Why would you use benchtop NMR?

1) You need quantitative data. Fast.

NMR Spectroscopy is an inherently quantitative, linear technique.  This means that the relative integrations of resonances can be used determine relative or absolute molar ratios of the components in solution.  It can be a quick, easy and precise alternative to chromatographic methods that typically consume large quantities of solvent and require long run times.


2) Your high-field NMR spectrometer is always busy.

You need to see if a reaction has finished, or if a reagent or product is clean, but there is no available time on your high-field NMR spectrometer.  The NMReady can easily be used for these applications, and you can save queuing on the high-field for full structural elucidation of new molecules.


3) You're spending a fortune on outsourcing analytical costs.

The NMReady is an affordable capital cost with no additional maintenance charges.  It uses 5mm NMR tubes so you can easily make up samples, pre-screen them on the benchtop and outsource only samples that require additional characterization and/or better resolution.


 
 

4) You need relaxation AND speciation data.

 Relaxometers are useful to determine bulk properties of solutions (e.g., solid fat content (SFC), moisture content, viscosity, etc.), but in addition to these measurements you would like to know about the chemical composition as well (e.g., saturated vs. unsaturated fatty acid compositions). NMReady resolves both needs.


5) NMR has been recommended to you for routine analysis, but you're not an expert.

The NMReady can be easily configured into an ‘analyzer’ type mode from our application programmatic interface (NMReady-CONNECT) where users can acquire data without needing to understand or interpret the data they’re looking at.  This can be done quantitatively or qualitatively.  Please inquire if you’d like more information.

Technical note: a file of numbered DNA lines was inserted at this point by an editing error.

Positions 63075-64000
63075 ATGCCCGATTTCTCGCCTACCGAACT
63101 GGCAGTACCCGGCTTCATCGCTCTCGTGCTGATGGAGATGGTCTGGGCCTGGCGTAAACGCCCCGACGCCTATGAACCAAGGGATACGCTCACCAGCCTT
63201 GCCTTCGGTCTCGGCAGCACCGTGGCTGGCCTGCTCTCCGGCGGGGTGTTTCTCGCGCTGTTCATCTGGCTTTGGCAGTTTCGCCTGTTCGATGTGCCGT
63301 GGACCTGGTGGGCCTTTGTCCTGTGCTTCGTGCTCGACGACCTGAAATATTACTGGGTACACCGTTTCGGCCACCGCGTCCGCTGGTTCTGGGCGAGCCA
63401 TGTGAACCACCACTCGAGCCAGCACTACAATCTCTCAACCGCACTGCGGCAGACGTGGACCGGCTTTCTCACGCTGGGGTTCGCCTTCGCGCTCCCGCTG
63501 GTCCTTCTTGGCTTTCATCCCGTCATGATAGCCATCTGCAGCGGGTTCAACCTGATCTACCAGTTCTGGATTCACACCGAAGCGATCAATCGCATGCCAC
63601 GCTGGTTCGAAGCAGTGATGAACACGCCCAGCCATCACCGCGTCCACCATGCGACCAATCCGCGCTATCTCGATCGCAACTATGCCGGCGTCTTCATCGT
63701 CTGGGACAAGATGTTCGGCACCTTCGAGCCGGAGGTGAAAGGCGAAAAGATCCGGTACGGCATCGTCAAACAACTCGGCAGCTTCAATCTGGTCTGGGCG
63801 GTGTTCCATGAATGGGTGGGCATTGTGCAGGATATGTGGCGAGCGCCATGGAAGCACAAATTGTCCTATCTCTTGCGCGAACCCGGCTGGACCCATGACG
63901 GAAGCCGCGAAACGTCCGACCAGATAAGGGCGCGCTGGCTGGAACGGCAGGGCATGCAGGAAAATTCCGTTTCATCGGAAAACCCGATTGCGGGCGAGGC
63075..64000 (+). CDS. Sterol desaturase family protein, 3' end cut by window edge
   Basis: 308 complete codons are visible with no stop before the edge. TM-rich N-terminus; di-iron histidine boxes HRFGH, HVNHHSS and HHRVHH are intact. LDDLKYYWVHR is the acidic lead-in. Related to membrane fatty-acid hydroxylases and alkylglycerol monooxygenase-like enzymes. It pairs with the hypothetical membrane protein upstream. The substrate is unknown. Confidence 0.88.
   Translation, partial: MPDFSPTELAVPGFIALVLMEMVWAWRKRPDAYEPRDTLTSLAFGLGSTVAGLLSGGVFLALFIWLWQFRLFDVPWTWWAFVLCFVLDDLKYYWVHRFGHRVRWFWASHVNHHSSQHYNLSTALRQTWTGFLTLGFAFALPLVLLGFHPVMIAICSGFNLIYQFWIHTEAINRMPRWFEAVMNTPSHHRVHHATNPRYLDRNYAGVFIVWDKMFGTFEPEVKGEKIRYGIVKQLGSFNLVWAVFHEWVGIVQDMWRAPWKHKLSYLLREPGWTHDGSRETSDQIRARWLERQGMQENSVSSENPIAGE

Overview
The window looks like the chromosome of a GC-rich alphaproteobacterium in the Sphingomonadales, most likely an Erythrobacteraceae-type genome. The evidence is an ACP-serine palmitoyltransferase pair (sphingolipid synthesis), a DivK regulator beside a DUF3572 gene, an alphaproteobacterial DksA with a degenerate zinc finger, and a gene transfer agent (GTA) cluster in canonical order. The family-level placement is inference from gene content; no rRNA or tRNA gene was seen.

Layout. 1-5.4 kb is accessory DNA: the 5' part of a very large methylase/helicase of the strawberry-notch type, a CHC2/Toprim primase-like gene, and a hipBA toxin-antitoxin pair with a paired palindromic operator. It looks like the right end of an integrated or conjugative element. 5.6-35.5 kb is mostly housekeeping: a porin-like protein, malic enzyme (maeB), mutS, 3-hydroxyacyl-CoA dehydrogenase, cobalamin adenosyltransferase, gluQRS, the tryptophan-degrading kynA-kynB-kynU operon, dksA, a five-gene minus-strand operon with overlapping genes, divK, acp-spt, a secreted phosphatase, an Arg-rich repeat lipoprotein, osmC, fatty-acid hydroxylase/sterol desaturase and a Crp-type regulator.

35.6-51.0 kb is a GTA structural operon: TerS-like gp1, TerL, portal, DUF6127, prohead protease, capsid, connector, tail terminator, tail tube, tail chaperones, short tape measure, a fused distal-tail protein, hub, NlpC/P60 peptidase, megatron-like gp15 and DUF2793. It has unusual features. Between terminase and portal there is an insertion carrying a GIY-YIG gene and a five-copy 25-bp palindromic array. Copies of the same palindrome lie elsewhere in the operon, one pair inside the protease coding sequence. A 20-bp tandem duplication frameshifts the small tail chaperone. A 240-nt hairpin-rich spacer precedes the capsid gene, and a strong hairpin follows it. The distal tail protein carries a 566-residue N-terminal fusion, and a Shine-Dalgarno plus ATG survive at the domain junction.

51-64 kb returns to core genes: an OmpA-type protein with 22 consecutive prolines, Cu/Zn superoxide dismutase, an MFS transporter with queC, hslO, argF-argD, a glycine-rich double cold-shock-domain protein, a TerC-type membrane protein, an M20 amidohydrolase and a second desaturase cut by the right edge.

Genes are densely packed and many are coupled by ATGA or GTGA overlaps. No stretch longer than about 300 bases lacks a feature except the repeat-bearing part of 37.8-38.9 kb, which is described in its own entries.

6) You want to introduce a hands-on component to your students.

Anyone who’s taught NMR Spectroscopy to undergraduates know that it is initially one of the hardest techniques to understand.  The inability of students to access traditional NMR spectrometers, which are typically allocated to more advanced researchers, make this technique even more mystifying.  The ability to let the students make and run their samples, as early as their freshman year, can immeasurably aid students in their handle on the theory and application of this vital analytical tool.


7) Your application would benefit from NMR Spectroscopy, but for logistical reasons, superconducting magnets are not feasible.

 Capital cost, operating expenditures, size and infrastructure are the typical limiting factors in the choice of a superconducting NMR system and preclude its use in your application.  For example, you want to monitor a process in the lab, in a glovebox or even on a process line using NMR Spectroscopy. 


8) You really like NMR. Like Really. Really.

And have secretly dreamed of having one on your desk to play with, design pulse sequences on, solve second order multiplicites with, etc....